Wednesday, November 28, 2012

This afternoon's listening


It's not a bad way to spend 40-something minutes of a cool November day, listening to the Stones as the sun sinks behind the Nebraska plains well before suppertime.

This is the time of year when you're really starting to miss the daylight we had just the other day, it seems like. And you're wanting it back.

But as Mick Jagger says, "You can't always get what you want."

True, true. . . .

"But if you try sometimes, you just might find you get what you need."


Like a late fall fix of 1969's "Let It Bleed," one of a stretch of albums the Rolling Stones made back when the Rolling Stones made albums that mattered. Mick from London -- another Mick from London, Mick Brown who writes for The Telegraph -- says that hasn't been the case for a very, very long time. And he adds that the bad boys grampaws of rock 'n' roll should just hang it up after a half century.
On Sunday night, while the Rolling Stones were performing for 20,000 people at the O2 in London – the first of five concerts they will be playing in London and New York to mark their 50th anniversary – one of their early heroes was also making an appearance a few miles across town, in the somewhat shabbier surroundings of the Kentish Town Forum.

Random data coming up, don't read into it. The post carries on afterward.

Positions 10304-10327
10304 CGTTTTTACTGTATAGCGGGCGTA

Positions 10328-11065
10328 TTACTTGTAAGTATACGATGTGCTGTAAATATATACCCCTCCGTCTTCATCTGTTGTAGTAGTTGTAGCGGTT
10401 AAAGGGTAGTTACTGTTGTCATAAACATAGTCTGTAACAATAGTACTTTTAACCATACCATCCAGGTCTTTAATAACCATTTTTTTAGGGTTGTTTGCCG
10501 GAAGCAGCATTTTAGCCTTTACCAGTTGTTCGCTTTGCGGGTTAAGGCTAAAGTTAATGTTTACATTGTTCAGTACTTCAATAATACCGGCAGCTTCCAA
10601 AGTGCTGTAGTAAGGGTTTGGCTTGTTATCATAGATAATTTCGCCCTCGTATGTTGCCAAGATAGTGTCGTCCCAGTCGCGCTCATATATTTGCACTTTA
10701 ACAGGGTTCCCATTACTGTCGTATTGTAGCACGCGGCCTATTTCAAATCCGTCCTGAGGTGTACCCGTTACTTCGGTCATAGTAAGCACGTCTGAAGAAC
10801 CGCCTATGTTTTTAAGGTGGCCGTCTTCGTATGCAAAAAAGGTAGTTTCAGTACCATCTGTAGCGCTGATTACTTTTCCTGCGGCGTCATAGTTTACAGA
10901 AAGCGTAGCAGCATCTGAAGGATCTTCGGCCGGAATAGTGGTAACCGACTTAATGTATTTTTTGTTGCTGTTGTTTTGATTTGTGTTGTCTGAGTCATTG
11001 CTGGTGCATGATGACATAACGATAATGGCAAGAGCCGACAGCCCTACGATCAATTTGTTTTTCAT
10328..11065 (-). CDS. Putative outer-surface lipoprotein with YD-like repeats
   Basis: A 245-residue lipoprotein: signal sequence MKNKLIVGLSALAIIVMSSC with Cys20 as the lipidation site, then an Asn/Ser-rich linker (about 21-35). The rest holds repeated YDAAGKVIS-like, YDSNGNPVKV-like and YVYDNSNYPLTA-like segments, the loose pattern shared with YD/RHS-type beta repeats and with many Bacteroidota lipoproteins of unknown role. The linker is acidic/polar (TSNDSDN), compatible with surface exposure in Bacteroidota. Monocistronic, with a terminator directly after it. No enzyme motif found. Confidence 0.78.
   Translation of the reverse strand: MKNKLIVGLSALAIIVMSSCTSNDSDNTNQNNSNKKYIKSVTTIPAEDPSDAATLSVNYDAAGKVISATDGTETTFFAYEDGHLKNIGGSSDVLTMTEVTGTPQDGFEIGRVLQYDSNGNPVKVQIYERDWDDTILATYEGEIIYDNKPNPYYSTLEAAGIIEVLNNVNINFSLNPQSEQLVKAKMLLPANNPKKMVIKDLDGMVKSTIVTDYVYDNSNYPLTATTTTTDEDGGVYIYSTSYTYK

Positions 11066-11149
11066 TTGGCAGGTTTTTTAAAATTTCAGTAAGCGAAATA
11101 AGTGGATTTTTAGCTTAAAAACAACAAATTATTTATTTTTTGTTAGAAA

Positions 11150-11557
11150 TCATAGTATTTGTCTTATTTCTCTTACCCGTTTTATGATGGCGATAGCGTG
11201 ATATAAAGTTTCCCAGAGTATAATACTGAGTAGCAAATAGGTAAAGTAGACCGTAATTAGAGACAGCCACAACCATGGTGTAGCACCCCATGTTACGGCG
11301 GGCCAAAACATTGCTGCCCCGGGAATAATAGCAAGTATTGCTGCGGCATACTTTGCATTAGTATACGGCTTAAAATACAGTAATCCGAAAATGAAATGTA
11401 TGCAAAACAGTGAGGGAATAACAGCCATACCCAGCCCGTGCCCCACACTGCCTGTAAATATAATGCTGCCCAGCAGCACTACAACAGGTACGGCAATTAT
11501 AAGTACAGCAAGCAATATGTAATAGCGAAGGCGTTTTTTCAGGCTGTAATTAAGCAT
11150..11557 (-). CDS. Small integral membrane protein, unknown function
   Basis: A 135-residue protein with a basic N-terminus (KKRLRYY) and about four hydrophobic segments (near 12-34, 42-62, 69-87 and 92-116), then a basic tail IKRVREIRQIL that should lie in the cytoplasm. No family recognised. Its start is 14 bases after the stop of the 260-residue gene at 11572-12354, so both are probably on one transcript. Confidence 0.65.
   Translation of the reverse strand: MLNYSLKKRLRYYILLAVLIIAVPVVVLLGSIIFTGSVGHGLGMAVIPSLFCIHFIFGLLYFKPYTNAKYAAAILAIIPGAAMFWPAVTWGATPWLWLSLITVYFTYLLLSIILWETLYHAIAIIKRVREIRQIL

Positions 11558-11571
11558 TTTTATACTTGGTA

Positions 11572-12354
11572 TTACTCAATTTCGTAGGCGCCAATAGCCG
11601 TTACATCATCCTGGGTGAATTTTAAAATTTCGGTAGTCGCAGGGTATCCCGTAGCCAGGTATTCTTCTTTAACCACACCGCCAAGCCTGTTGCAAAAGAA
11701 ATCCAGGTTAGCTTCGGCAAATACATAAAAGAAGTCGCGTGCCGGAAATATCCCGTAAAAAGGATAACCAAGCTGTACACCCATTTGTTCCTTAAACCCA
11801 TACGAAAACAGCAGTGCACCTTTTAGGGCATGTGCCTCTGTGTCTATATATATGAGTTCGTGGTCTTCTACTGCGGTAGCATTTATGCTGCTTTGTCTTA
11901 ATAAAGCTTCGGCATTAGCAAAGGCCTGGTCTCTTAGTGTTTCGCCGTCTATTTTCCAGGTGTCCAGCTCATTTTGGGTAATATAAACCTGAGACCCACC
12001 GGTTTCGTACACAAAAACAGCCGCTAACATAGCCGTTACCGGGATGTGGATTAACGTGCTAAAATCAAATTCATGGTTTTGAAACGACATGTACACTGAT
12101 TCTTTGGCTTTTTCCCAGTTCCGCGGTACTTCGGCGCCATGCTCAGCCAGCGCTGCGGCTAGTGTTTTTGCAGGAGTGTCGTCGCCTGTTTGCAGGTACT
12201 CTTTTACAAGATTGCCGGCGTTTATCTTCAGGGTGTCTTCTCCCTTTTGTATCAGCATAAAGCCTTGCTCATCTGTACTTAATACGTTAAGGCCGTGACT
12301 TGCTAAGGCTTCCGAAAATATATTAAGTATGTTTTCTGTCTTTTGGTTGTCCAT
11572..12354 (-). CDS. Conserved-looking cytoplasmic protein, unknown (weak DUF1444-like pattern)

Bobby Womack is the veteran soul singer who wrote, and with his group The Valentinos recorded, the original version of It’s All Over Now, which gave the Stones their first number one hit in Britain in 1964. Womack once recalled his chagrin at his mentor Sam Cooke giving the Stones his song, and depriving him of having the hit himself. “I was still screaming and hollering right up until I got my first royalty cheque. Man, the amount of money rolling in shut me right up.”